The Graveyard Book by Neil Gaiman, Illustrated by Dave McKean
Rating: 8 out of 10 (finished 1/7/10)
Synopsis: While a highly motivated killer murders his family, a baby, ignorant of the horrific goings-on but bent on independence, pulls himself out of his crib and toddles out of the house and into the night. This is most unfortunate for the killer, since the baby was his prime target. Finding his way through the barred fence of an ancient graveyard, the baby is discovered by Mr. and Mrs. Owens, a stable and caring couple with no children of their own—and who just happen to be dead. After much debate with the graveyard’s rather opinionated denizens, it is decided that the Owenses will take in the child. Under their care and the sponsorship of the mysterious Silas, the baby is named “Nobody” and raised among the dead to protect him from the killer, who relentlessly pursues him. This is an utterly captivating tale that is cleverly told through an entertaining cast of ghostly characters. There is plenty of darkness, but the novel’s ultimate message is strong and life affirming. Although marketed to the younger YA set, this is a rich story with broad appeal and is highly recommended for teens of all ages.
Overall Impression: I’d seen this gothic fantasy highly recommended in several different places, and as I read my first Neil Gaiman last year (Good Omens, co-written with Terry Pratchett), I was really excited to pick up The Graveyard Book. It’s quite macabre for children’s/YA literature. The book starts out with the murder of a family and the chasing of a toddler to a graveyard, for goodness’ sake. From there, the ghostly residents of the graveyard vow to raise the boy, whom they name Nobody (Bod for short). Through a series of what are essentially short stories, we see Bod’s childhood and his struggle to be alive in an unalive world (although I’d hardly call it dead). He is also given unique powers so that he can walk through walls, Fade, use the Fear, and do other things that any young boy would find really cool. But he is isolated from the world and we find him in a place that many kids find themselves — lonely, in a grown-up world they have a hard time understanding. Gaiman’s writing is so fluid and beautiful, and each story is captivating and magical in a different way. Some are scary, some show Bod how to love, and some show the struggle to just get by. Top this off with Gaiman’s quirky sense of humor, and you get a book that’s nearly impossible to put down. The end felt a little rushed, but overall Gaiman wrapped it up nicely. Like in real life, Bod doesn’t get everything he wants, and he has to deal with heartbreak along the way. But somehow, being raised by ghosts and his odd not-dead/not-alive guardian Silas, Bod is just as real as any child out there. It’s a keen allegory of the life of any kid.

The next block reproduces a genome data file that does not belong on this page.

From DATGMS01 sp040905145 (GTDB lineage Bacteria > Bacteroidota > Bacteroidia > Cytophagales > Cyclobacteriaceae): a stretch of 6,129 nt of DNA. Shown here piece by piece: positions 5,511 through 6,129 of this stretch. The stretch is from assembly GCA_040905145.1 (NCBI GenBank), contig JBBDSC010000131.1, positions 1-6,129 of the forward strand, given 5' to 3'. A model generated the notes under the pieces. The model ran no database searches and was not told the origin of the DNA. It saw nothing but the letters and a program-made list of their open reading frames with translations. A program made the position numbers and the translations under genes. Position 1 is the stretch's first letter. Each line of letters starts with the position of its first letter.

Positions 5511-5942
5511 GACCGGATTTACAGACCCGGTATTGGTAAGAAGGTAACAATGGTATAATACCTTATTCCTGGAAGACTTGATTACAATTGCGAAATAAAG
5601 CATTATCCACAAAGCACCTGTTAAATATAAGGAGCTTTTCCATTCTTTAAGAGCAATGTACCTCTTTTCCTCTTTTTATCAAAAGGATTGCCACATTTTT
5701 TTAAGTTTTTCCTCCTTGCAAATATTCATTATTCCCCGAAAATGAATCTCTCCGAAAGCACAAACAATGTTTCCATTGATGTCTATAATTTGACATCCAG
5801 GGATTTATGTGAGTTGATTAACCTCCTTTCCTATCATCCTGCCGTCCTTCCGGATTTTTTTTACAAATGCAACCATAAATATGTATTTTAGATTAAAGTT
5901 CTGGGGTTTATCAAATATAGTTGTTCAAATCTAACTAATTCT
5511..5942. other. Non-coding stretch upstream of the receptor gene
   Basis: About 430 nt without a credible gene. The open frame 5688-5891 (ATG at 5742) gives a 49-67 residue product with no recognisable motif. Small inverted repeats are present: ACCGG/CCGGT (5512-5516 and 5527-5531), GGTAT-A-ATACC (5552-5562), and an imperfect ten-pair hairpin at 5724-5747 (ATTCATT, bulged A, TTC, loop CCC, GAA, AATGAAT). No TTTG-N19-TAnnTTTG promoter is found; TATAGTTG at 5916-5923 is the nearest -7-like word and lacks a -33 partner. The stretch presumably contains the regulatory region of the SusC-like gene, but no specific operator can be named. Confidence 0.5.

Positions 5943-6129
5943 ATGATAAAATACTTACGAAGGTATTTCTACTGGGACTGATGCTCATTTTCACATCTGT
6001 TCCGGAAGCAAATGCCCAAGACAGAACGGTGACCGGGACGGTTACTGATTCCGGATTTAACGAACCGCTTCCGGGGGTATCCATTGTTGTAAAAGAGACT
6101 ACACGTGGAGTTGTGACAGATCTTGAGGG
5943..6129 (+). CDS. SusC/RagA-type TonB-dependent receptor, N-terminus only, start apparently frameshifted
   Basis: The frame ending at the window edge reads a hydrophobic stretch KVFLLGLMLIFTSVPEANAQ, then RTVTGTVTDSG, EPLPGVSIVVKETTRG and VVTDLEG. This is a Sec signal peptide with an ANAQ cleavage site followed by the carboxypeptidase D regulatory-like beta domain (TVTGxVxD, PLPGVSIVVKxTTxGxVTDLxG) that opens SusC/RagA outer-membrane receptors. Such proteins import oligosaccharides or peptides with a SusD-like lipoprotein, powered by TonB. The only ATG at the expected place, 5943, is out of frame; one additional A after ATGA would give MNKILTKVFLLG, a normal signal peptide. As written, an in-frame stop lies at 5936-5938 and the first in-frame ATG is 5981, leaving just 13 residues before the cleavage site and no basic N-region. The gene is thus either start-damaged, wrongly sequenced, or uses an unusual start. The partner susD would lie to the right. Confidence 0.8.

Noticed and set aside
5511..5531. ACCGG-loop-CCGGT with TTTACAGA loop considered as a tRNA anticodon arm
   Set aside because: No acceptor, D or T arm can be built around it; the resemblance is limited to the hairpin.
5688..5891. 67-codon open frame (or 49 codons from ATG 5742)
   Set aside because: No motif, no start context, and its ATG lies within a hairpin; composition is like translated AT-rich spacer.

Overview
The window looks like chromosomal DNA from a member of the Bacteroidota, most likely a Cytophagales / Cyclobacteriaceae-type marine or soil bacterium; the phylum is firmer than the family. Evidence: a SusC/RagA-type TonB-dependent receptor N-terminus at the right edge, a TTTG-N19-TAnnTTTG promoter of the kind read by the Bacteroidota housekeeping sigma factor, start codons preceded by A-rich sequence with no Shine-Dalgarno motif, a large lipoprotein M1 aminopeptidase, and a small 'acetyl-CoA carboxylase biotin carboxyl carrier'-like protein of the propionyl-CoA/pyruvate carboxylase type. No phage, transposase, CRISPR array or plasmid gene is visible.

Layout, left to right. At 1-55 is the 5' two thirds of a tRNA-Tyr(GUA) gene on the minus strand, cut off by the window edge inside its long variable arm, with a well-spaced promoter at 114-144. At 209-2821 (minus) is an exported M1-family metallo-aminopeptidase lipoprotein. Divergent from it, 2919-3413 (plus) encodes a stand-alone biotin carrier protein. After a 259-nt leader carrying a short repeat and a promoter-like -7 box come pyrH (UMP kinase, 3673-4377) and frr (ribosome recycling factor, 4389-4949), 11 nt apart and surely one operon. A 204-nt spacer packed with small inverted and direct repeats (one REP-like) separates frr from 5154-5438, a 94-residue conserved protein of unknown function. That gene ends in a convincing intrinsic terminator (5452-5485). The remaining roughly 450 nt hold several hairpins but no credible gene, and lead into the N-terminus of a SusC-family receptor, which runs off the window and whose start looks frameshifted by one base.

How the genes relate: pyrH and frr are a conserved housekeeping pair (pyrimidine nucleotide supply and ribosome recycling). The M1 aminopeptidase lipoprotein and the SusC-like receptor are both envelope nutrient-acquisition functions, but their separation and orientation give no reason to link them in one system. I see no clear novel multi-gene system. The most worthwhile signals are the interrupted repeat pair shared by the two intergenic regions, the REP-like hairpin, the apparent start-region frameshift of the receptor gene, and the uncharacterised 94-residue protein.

Pros: Gaiman’s writing is so good. It’s soft but satisfying, and it’s scary – but somehow the reader always feels safe. It’s very dreamy, sort of like a fog. I also loved Bod’s struggles within himself, especially when he encounters the living — Scarlett (a girl he befriends in the graveyard) and the bullies at school. The illustrations, by Dave McKean, also added to the spooky, ethereal feel of the novel. I have got to get my hands on a copy of Coraline!
Cons: The ending felt a bit abridged. Much like this cons list.
Other books I’ve read by Neil Gaiman: Good Omens (with Terry Pratchett)